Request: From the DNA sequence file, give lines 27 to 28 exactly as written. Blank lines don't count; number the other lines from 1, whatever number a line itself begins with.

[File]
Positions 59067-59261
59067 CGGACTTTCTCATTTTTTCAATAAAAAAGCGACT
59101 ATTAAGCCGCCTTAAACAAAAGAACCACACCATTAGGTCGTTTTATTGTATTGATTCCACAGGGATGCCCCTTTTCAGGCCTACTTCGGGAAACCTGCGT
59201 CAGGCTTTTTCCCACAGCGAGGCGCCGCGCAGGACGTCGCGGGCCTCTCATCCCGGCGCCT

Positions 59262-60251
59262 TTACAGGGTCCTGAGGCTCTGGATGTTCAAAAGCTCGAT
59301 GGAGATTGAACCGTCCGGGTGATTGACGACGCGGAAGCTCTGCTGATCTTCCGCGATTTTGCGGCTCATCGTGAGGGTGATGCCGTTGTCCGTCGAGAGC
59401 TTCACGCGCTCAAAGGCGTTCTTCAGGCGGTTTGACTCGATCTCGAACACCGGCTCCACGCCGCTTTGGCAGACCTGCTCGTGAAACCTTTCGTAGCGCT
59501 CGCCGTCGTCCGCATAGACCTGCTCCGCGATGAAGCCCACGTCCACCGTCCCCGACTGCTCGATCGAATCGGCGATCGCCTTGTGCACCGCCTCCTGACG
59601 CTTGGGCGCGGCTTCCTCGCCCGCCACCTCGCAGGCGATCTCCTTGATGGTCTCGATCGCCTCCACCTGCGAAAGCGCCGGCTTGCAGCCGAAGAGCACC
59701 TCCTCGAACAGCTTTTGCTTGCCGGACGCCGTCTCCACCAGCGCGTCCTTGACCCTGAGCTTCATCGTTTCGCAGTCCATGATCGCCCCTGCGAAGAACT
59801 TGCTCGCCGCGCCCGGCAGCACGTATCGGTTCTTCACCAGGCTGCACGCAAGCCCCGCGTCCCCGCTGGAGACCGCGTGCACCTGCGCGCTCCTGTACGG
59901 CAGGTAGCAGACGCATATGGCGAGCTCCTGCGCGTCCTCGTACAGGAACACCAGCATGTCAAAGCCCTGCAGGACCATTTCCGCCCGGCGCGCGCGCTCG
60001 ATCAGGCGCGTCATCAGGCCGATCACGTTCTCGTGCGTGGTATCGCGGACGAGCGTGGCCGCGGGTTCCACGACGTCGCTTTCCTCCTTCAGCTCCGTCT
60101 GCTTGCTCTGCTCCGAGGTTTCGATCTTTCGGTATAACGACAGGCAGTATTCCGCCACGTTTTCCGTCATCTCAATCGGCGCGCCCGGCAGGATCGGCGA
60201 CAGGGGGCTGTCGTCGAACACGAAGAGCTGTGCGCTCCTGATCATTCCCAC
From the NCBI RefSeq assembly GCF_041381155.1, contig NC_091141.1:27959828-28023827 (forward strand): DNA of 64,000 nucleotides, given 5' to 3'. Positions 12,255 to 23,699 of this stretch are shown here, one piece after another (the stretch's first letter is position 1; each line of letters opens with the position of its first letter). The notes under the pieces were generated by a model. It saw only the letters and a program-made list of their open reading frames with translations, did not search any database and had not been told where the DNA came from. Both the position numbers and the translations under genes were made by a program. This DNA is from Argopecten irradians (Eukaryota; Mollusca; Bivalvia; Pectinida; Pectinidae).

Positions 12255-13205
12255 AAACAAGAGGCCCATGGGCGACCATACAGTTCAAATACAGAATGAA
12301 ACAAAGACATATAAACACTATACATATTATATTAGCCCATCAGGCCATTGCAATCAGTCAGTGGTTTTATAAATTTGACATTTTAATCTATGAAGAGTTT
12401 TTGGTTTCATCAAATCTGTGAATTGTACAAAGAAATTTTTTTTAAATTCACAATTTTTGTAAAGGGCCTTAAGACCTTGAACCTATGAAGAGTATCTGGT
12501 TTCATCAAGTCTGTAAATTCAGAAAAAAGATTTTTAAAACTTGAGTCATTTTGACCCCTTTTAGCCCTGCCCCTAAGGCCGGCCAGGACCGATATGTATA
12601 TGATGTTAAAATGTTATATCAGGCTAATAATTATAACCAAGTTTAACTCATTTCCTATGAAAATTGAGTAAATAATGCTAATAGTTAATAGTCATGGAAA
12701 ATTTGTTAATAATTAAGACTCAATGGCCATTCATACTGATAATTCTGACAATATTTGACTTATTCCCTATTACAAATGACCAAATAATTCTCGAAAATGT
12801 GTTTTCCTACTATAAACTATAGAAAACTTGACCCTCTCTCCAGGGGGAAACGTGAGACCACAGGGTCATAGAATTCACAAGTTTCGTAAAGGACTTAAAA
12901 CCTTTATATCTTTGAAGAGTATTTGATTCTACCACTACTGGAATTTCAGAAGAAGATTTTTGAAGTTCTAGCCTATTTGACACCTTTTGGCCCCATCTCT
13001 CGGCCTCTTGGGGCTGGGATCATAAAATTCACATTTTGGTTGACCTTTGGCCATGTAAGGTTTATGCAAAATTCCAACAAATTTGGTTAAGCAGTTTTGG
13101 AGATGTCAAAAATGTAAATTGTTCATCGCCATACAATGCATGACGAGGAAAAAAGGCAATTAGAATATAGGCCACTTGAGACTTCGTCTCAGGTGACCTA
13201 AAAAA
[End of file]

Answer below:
13001 CGGCCTCTTGGGGCTGGGATCATAAAATTCACATTTTGGTTGACCTTTGGCCATGTAAGGTTTATGCAAAATTCCAACAAATTTGGTTAAGCAGTTTTGG
13101 AGATGTCAAAAATGTAAATTGTTCATCGCCATACAATGCATGACGAGGAAAAAAGGCAATTAGAATATAGGCCACTTGAGACTTCGTCTCAGGTGACCTA